Lest we forget, one of her goals in Congo was to put the spotlight on the appalling treatment of women there. Obviously, with all the news orgs back home focusing on her -- they all but said ''bitchy,'' didn't they? -- reaction, the true issue got a pathetic amount of coverage.
Which is why I am posting this:
Here is today's column, with linky freshness:
It was 1991, at the Banff Television Festival where, as the Star's
TV columnist, I was thrilled to be chatting with a journalistic hero, a
man whose cred stretched back to the Vietnam War, a network show host,
a big man on the small screen on both sides of the border.
It was 1991, at the Banff Television Festival where, as the Star's TV columnist, I was thrilled to be chatting with a journalistic hero, a man whose cred stretched back to the Vietnam War, a network show host, a big man on the small screen on both sides of the border.
I'd been in the job for a couple of years and, if I do say so myself, had made some waves in the broadcast biz with my reporting. Big Man was very complimentary, admitting he loved my insider gossip.
That's when my (now ex-) husband joined us. Big Man and he were acquainted, as my former mate was himself a TV journalist, producer, director and writer of some note.
When Big Man realized who my husband was, he said, dead seriously, "Oh, now I know where you get all your information."
"Yeah, right," I snapped. "My husband really has time to do my homework for me."
Which brings us to U.S. Secretary of State Hillary Clinton who, despite her education, background, brains, hard work, groundbreaking career and sheer grit in the face of the most persistent and consistent sexist attacks in memory, continues to be the target of media- generated discrimination.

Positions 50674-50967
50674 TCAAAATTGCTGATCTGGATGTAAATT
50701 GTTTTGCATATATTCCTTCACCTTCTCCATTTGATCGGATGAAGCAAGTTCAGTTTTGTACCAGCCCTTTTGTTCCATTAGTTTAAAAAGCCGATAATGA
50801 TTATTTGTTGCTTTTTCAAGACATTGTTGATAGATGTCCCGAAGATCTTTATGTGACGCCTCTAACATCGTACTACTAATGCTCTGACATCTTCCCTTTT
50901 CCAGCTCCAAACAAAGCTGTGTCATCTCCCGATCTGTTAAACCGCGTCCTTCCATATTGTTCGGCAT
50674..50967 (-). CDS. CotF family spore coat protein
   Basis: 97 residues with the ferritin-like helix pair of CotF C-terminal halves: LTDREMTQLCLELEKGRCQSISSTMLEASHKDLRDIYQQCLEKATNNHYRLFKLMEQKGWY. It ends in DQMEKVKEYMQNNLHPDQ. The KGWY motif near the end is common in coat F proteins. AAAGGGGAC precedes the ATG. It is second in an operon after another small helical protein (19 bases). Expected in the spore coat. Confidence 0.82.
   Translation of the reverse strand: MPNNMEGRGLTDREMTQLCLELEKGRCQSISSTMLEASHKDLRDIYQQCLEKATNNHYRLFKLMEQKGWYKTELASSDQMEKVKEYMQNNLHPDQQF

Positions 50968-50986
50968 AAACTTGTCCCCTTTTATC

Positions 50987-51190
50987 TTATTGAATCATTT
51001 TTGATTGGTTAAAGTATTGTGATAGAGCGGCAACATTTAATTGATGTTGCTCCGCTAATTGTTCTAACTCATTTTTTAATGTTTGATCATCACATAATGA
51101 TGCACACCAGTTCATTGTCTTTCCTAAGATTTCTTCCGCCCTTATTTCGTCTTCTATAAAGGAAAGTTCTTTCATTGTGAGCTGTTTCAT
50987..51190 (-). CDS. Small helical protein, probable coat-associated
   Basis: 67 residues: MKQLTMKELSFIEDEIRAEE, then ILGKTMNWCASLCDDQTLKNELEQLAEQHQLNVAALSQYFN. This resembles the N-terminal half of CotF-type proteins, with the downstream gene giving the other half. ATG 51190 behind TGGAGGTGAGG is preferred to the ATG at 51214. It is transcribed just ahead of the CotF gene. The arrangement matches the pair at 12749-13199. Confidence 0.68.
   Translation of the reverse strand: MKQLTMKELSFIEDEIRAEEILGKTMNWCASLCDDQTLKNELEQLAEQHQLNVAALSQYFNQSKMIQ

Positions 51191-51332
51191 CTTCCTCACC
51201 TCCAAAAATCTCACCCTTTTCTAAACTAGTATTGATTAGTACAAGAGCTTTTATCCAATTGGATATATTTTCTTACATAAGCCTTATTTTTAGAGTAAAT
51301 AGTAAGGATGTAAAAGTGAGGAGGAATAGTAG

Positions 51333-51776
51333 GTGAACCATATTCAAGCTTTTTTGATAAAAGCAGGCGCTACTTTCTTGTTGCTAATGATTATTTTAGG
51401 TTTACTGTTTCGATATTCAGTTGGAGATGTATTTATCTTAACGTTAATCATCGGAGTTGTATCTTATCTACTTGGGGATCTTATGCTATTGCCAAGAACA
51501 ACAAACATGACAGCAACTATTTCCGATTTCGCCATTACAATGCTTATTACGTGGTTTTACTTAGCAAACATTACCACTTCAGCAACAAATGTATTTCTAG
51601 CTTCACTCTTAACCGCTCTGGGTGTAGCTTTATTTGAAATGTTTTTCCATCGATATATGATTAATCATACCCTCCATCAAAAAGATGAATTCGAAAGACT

This week, Clinton, nursing a broken elbow while on a gruelling tour through Africa, visiting some of the most hellish countries on Earth, places where thousands of women, children and even men are raped as spoils of war, failed to deflect a question in an acceptably girlie and gracious manner.
At a town hall with Congolese university students, she was asked, in a halting and a supposedly mistranslated way, her husband ex-President Bill Clinton's opinion of the World Bank's and China's dealings in that country.
(Despite initial reports, subsequent analyses reveal that not only was Clinton in fact asked about her husband, a former Congolese basketball star Dikembe Mutombo was also asked for his opinion.)
"Wait, you want me to tell you what my husband thinks?" she replied, incredulous. "My husband is not the secretary of state. I am. So, you ask my opinion, I will tell you my opinion. I'm not going to be channelling my husband."
The subsequent stories and headlines described her reaction as "boiled over," "outraged," "unhinged," "blew up," just about every substitute for "shrieked shrewishly" you can find in a thesaurus.
But watch the video, which of course has gone viral, and you can see, not only does Clinton hesitate nearly 10 seconds before seeking clarification, her response is assertive, forceful.
Or at least that's how it would have been described had she been a man.
But, of course, she would not have been asked that question had she been a man, now would she?
The coverage was so disrespectful one pundit even noted that she was having a bad hair day.
"It had gone all flat and straight, which puts any woman in a bad humor," wrote Tina Brown, former editor of The New Yorker and Vanity Fair.
You mean it wasn't PMS?
True, this media uproar is no more than just another example of the gotcha/trivia journalism all too common today, especially in the U.S.
But, when it comes to Clinton, there is a pattern. Remember how, during her run for the Democratic presidential nomination, her eyes got moist at one event, only to have the headlines describe a woman sobbing out of control?
Of course, because Clinton is taking a different tack from her weak, warmongering predecessors Colin Powell and Condoleezza Rice, a strategy focused on development and not defence, it's not as newsnet-worthy as "mushroom clouds" and "smoking guns."
And so, rather than report on her mission, and the Obama administration's truly world-changing strategy of focusing on maternal health and women's safety, the media give us reports on how Clinton's work begins at home, with her husband.
Talk about a fail.